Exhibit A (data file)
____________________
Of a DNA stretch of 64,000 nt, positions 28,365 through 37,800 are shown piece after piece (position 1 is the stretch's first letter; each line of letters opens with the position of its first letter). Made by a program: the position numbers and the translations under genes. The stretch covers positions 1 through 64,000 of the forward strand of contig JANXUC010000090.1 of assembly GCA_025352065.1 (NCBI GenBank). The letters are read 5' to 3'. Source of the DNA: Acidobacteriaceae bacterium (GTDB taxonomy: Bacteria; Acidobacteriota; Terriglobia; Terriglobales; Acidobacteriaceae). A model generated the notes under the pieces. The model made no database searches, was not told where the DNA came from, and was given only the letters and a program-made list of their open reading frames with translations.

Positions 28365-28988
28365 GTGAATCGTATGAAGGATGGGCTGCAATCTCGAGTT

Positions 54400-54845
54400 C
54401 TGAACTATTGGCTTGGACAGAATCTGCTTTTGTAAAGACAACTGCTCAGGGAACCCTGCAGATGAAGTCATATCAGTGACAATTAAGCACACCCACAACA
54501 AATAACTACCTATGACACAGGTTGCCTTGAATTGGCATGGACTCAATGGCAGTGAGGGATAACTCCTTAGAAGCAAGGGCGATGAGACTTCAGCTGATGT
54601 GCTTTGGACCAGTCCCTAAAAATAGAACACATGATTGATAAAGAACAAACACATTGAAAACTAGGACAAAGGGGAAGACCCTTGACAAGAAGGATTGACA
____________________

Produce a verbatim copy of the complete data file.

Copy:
Of a DNA stretch of 64,000 nt, positions 28,365 through 37,800 are shown piece after piece (position 1 is the stretch's first letter; each line of letters opens with the position of its first letter). Made by a program: the position numbers and the translations under genes. The stretch covers positions 1 through 64,000 of the forward strand of contig JANXUC010000090.1 of assembly GCA_025352065.1 (NCBI GenBank). The letters are read 5' to 3'. Source of the DNA: Acidobacteriaceae bacterium (GTDB taxonomy: Bacteria; Acidobacteriota; Terriglobia; Terriglobales; Acidobacteriaceae). A model generated the notes under the pieces. The model made no database searches, was not told where the DNA came from, and was given only the letters and a program-made list of their open reading frames with translations.

Positions 28365-28988
28365 GTGAATCGTATGAAGGATGGGCTGCAATCTCGAGTT

Positions 54400-54845
54400 C
54401 TGAACTATTGGCTTGGACAGAATCTGCTTTTGTAAAGACAACTGCTCAGGGAACCCTGCAGATGAAGTCATATCAGTGACAATTAAGCACACCCACAACA
54501 AATAACTACCTATGACACAGGTTGCCTTGAATTGGCATGGACTCAATGGCAGTGAGGGATAACTCCTTAGAAGCAAGGGCGATGAGACTTCAGCTGATGT
54601 GCTTTGGACCAGTCCCTAAAAATAGAACACATGATTGATAAAGAACAAACACATTGAAAACTAGGACAAAGGGGAAGACCCTTGACAAGAAGGATTGACA